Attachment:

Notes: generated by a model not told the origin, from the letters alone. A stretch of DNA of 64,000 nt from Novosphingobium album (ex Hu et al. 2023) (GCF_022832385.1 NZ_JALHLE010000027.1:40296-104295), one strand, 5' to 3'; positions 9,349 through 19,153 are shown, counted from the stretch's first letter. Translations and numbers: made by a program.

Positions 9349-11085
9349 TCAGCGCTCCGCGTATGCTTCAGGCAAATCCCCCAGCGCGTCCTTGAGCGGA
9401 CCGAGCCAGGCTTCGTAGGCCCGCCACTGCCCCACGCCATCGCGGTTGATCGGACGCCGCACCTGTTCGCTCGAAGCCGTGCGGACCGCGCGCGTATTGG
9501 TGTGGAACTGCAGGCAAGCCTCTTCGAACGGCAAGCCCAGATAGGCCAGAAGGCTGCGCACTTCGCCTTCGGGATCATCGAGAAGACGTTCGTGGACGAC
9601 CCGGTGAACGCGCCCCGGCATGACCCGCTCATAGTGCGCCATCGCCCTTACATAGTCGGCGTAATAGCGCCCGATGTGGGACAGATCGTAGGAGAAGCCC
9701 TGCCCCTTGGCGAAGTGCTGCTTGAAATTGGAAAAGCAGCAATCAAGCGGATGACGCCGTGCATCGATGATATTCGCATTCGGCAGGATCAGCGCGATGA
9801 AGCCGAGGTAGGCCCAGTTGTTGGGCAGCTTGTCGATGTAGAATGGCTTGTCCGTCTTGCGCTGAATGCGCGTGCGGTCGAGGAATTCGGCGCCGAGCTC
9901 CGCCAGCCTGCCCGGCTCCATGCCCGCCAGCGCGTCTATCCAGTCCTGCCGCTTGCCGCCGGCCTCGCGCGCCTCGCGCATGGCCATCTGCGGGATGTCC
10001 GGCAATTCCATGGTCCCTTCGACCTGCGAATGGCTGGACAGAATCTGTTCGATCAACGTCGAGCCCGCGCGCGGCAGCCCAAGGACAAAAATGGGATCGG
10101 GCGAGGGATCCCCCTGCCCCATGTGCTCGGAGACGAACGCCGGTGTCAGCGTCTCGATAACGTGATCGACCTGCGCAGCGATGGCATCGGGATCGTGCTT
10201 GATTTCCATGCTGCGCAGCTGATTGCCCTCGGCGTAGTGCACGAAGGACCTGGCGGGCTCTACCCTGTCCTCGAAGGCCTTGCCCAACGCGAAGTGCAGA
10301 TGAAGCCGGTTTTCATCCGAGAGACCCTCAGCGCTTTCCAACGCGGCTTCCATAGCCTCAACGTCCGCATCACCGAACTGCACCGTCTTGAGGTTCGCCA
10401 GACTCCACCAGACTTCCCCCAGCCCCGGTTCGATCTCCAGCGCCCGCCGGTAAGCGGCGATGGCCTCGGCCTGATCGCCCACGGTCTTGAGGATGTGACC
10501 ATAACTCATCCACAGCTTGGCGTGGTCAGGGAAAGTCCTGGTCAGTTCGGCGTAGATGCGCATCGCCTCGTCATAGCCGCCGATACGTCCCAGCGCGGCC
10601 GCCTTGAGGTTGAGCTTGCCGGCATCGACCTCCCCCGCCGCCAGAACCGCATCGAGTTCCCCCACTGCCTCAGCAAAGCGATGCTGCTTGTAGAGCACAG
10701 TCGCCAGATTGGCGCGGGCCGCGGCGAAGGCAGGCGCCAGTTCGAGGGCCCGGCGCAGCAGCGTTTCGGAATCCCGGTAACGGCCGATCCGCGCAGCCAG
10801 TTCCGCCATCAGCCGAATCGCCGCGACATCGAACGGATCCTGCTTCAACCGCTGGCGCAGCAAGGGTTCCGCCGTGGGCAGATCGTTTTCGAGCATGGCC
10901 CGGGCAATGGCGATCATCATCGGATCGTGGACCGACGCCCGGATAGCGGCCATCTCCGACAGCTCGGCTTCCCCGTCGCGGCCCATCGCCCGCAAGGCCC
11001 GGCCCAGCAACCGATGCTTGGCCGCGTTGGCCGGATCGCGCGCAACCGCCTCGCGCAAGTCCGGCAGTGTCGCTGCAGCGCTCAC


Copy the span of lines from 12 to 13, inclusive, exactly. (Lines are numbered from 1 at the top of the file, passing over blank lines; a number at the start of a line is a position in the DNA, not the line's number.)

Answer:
10201 GATTTCCATGCTGCGCAGCTGATTGCCCTCGGCGTAGTGCACGAAGGACCTGGCGGGCTCTACCCTGTCCTCGAAGGCCTTGCCCAACGCGAAGTGCAGA
10301 TGAAGCCGGTTTTCATCCGAGAGACCCTCAGCGCTTTCCAACGCGGCTTCCATAGCCTCAACGTCCGCATCACCGAACTGCACCGTCTTGAGGTTCGCCA